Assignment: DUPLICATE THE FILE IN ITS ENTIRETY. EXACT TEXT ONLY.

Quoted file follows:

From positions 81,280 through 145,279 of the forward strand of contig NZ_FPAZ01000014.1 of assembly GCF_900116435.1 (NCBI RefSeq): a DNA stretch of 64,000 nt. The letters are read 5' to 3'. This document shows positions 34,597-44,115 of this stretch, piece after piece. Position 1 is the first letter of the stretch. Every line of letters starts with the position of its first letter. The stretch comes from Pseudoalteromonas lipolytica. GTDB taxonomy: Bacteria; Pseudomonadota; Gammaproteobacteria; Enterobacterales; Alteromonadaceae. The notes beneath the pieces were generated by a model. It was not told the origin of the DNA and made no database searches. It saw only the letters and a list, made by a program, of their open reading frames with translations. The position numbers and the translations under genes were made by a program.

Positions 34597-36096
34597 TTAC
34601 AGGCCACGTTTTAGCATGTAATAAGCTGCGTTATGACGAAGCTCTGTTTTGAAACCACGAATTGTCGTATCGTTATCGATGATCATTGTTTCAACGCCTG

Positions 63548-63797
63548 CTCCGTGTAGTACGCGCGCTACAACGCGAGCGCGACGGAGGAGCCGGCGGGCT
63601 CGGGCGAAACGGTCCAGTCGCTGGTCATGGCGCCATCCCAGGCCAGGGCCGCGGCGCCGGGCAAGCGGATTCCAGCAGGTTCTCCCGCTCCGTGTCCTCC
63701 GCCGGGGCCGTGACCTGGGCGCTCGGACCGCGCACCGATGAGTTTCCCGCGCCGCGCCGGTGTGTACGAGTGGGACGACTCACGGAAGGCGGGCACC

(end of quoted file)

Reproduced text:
From positions 81,280 through 145,279 of the forward strand of contig NZ_FPAZ01000014.1 of assembly GCF_900116435.1 (NCBI RefSeq): a DNA stretch of 64,000 nt. The letters are read 5' to 3'. This document shows positions 34,597-44,115 of this stretch, piece after piece. Position 1 is the first letter of the stretch. Every line of letters starts with the position of its first letter. The stretch comes from Pseudoalteromonas lipolytica. GTDB taxonomy: Bacteria; Pseudomonadota; Gammaproteobacteria; Enterobacterales; Alteromonadaceae. The notes beneath the pieces were generated by a model. It was not told the origin of the DNA and made no database searches. It saw only the letters and a list, made by a program, of their open reading frames with translations. The position numbers and the translations under genes were made by a program.

Positions 34597-36096
34597 TTAC
34601 AGGCCACGTTTTAGCATGTAATAAGCTGCGTTATGACGAAGCTCTGTTTTGAAACCACGAATTGTCGTATCGTTATCGATGATCATTGTTTCAACGCCTG

Positions 63548-63797
63548 CTCCGTGTAGTACGCGCGCTACAACGCGAGCGCGACGGAGGAGCCGGCGGGCT
63601 CGGGCGAAACGGTCCAGTCGCTGGTCATGGCGCCATCCCAGGCCAGGGCCGCGGCGCCGGGCAAGCGGATTCCAGCAGGTTCTCCCGCTCCGTGTCCTCC
63701 GCCGGGGCCGTGACCTGGGCGCTCGGACCGCGCACCGATGAGTTTCCCGCGCCGCGCCGGTGTGTACGAGTGGGACGACTCACGGAAGGCGGGCACC